A Falls Church man who worked as a federal informant on terrorism set himself on fire in front of the White House yesterday, hours after announcing his suicide attempt and citing his growing despondency over how the FBI managed his case.
Mohamed Alanssi, 52, approached the northwest guardhouse on Pennsylvania Avenue about 2:05 p.m. and asked the security detail to deliver a note to President Bush. When uniformed Secret Service officers turned him away, he stepped about 15 feet from the guard post and used a lighter to ignite his jacket, according to the U.S. Park Police.
Officers surround Mohamed Alanssi after the fire he set was extinguished. He was burned over 30 percent of his body.
(Kevin Lamarque -- Reuters)
Secret Service officers wrestled him to the ground and doused the flames with fire extinguishers. Alanssi was taken to Washington Hospital Center, where he was listed in critical condition with burns over about 30 percent of his body, authorities said.
Alanssi, who is from Yemen and also uses the name Mohamed Alhadrami, recently discussed his work as a federal informant in a series of interviews with The Washington Post. Yesterday morning, he informed the newspaper by faxed letter and by telephone that he was going to "burn my body at unexpected place." He also sent a copy of a letter he said he had faxed to the FBI agent in New York who is handling his case. The Post alerted the agent and provided a copy of the letter.
In two telephone conversations yesterday, Alanssi told a Post reporter that he would provide 10 minutes' notice of his suicide attempt and that only then would he reveal the location. When he called a third time, Alanssi said he had poured gasoline and would be setting himself on fire in two minutes, not 10, and it would take place near the White House. The newspaper informed D.C. police, who notified the special operations unit and the U.S. Park Police, which has jurisdiction over Lafayette Square.
In the recent interviews, Alanssi expressed anguish over not being able to visit his family in Yemen. He said that he suffers from diabetes and heart problems and that his wife is seriously ill with stomach cancer. Alanssi said he could not travel to his native country because he has no money and because the FBI, which is expecting him to testify at a terrorism trial in New York, was keeping his Yemeni passport.
"I must travel to Yemen to see my sick wife (stomac cancer) and my family before I testify at the court or any other places," Alanssi wrote FBI agent Robert Fuller in New York, according to the copy he provided The Post yesterday. "Why you don't care about my life and my family's life? Once I testify my family will be killed in Yemen, me too I will be dead man."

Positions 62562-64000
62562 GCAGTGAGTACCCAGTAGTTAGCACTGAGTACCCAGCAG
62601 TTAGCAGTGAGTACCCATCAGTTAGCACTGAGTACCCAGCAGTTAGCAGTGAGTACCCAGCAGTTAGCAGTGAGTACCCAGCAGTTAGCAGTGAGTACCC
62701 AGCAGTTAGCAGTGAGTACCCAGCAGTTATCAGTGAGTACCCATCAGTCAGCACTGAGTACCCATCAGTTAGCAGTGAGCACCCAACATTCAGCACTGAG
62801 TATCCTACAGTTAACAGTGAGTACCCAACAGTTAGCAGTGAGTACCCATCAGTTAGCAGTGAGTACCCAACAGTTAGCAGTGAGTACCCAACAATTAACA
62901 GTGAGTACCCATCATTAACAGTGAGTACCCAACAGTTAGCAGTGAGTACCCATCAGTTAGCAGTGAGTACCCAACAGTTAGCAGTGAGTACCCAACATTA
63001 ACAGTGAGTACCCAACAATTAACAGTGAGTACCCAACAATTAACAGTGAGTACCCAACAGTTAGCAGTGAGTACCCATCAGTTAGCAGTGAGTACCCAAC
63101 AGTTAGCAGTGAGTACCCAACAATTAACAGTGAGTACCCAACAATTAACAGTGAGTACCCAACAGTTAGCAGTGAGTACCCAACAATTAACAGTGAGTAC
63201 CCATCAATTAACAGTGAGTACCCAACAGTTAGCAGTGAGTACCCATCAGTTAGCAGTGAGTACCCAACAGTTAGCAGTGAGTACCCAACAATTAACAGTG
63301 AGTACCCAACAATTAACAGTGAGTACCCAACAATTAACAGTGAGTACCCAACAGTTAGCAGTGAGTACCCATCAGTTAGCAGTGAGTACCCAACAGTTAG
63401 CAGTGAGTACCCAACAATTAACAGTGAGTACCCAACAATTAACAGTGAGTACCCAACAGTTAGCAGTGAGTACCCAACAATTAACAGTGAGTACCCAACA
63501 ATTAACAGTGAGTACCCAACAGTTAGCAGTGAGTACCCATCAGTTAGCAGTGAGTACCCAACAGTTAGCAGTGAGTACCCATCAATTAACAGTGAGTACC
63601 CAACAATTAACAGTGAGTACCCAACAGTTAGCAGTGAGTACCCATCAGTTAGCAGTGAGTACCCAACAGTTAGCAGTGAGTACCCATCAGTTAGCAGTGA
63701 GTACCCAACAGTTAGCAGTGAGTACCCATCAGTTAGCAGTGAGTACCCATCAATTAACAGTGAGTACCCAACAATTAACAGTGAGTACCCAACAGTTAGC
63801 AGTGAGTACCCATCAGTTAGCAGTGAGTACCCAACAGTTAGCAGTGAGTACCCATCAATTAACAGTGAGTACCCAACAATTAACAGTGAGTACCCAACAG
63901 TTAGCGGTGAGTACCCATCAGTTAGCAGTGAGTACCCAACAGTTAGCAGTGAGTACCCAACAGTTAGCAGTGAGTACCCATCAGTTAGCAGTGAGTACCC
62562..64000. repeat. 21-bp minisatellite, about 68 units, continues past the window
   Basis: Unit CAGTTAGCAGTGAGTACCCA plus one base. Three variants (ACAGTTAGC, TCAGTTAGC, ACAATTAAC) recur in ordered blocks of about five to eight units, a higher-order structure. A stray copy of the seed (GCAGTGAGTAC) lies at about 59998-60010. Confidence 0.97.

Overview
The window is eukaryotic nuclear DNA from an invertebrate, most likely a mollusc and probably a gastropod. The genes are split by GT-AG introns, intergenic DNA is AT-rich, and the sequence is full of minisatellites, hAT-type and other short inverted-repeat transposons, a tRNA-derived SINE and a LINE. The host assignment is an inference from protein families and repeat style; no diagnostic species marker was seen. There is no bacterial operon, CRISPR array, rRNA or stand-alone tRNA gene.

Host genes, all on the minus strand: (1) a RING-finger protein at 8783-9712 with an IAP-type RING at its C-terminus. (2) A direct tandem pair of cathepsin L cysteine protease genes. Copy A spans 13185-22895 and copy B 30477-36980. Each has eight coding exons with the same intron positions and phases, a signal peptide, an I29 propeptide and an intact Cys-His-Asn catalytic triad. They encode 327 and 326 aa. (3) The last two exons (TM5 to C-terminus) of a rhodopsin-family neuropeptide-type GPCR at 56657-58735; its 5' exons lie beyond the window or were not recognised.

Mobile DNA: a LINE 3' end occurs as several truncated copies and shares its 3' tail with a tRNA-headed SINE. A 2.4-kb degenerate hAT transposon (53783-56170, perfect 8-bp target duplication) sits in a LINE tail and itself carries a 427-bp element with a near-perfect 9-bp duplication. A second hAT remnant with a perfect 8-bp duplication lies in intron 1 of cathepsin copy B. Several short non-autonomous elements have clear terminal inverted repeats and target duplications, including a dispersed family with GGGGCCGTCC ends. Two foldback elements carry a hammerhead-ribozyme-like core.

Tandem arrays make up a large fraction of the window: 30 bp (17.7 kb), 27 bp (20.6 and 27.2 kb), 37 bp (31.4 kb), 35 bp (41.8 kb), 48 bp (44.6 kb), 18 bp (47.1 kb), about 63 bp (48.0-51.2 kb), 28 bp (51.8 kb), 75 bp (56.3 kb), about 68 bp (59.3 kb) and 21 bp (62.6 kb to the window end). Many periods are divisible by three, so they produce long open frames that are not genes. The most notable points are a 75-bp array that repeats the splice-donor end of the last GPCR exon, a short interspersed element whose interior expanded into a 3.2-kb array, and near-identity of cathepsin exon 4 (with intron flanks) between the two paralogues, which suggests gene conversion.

The FBI declined to comment on Alanssi's identity or his claims of working with the bureau. "We don't have a policy on revealing who is a cooperator or informing witness," said Joe Valiquette, an FBI spokesman in New York. The U.S. attorney's office in the eastern district of New York, which is prosecuting the terrorism-related trial in January, also declined to comment.
Alanssi, who described himself as a once-successful businessman in Yemen, also was upset with the FBI because he said agents had not kept promises they made to secure his cooperation. Those promises included a large, but unspecified, amount of money, eventual U.S. citizenship and protection of his identity, he said.
Alanssi said that he went to the FBI in New York shortly after the Sept. 11, 2001, terrorist attacks and offered information on alleged financers of al Qaeda working in Yemen. He said he quickly became a major informant for the FBI, on occasion traveling to Yemen to gather intelligence.
He volunteered that the FBI paid him $100,000 in 2003. But he said he had been expecting much more because he said some agents told him he would "be a millionaire." And although he was promised permanent residency in this country, he said, he has not received it.
Alanssi said he did not have enough money to pay his medical bills or buy his prescription drugs. He said he recently underwent an operation at a Fairfax hospital to unclog his arteries.
"It is my big mistake that I have cooperated with FBI," he said in a recent interview. "The FBI have already destroyed my life and my family's life and made us in a very danger position . . . I am not crazy to destroy my life and my family's life to get $100,000," he said.
Alanssi also alleged that the FBI had failed to adequately protect his role in a sting operation conducted in Germany in January 2003. That led to the arrest of Mohammed Ali Hassan Al Moayad, a Yemeni cleric who is slated to go on trial Jan. 10 in New York on charges of providing material support to al Qaeda.